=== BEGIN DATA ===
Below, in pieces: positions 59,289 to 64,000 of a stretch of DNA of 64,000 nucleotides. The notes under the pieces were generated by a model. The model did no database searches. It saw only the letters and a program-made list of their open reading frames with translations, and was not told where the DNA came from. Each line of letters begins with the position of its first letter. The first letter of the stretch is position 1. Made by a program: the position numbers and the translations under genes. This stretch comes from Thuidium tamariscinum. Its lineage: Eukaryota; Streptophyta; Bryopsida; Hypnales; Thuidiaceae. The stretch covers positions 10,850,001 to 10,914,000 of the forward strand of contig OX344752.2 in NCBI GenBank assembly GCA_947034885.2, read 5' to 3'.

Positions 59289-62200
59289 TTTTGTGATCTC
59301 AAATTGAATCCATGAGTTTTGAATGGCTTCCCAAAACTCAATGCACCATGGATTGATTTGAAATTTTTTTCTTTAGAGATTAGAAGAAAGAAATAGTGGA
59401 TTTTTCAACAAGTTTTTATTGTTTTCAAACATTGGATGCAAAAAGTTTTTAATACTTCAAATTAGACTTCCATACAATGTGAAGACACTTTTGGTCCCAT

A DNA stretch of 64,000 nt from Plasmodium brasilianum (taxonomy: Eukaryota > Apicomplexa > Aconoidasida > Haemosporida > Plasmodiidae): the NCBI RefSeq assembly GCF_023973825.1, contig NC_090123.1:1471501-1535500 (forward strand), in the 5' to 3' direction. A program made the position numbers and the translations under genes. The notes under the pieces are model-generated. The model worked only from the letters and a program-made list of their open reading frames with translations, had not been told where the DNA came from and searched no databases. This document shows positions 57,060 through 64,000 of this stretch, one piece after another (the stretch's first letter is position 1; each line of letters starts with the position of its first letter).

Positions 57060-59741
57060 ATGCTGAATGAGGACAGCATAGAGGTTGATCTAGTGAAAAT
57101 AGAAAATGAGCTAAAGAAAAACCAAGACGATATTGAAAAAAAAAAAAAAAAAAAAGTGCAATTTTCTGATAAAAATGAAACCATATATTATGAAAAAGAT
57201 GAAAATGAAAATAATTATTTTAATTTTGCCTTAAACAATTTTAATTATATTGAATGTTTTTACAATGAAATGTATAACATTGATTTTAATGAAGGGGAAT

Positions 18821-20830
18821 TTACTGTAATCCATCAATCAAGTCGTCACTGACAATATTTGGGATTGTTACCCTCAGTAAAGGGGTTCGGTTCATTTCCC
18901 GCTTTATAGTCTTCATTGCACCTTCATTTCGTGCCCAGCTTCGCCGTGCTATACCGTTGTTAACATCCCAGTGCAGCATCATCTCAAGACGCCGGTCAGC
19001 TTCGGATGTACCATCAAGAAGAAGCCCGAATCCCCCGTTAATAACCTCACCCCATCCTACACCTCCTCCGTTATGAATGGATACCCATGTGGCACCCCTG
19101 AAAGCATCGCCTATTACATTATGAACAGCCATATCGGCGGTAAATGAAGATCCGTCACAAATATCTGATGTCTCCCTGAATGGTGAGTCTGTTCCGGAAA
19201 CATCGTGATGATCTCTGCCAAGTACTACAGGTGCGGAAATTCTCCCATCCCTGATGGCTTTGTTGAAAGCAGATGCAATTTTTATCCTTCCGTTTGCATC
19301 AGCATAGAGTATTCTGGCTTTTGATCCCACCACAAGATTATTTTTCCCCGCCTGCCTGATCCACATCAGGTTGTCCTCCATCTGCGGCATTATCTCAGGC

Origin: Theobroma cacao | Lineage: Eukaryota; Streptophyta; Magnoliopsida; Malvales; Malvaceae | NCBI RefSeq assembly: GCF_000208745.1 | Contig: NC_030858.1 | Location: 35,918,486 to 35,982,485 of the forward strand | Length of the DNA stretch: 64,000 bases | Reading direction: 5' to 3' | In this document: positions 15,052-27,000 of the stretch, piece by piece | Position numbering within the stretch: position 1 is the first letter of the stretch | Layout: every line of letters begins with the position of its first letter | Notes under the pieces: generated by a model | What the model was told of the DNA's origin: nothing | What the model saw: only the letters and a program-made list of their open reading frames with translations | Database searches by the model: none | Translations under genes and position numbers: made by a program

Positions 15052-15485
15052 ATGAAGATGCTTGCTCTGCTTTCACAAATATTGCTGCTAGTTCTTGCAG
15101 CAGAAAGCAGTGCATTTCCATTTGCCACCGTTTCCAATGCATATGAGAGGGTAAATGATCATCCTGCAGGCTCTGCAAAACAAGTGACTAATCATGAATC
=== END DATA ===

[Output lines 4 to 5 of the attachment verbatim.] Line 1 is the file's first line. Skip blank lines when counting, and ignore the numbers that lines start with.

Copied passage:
59301 AAATTGAATCCATGAGTTTTGAATGGCTTCCCAAAACTCAATGCACCATGGATTGATTTGAAATTTTTTTCTTTAGAGATTAGAAGAAAGAAATAGTGGA
59401 TTTTTCAACAAGTTTTTATTGTTTTCAAACATTGGATGCAAAAAGTTTTTAATACTTCAAATTAGACTTCCATACAATGTGAAGACACTTTTGGTCCCAT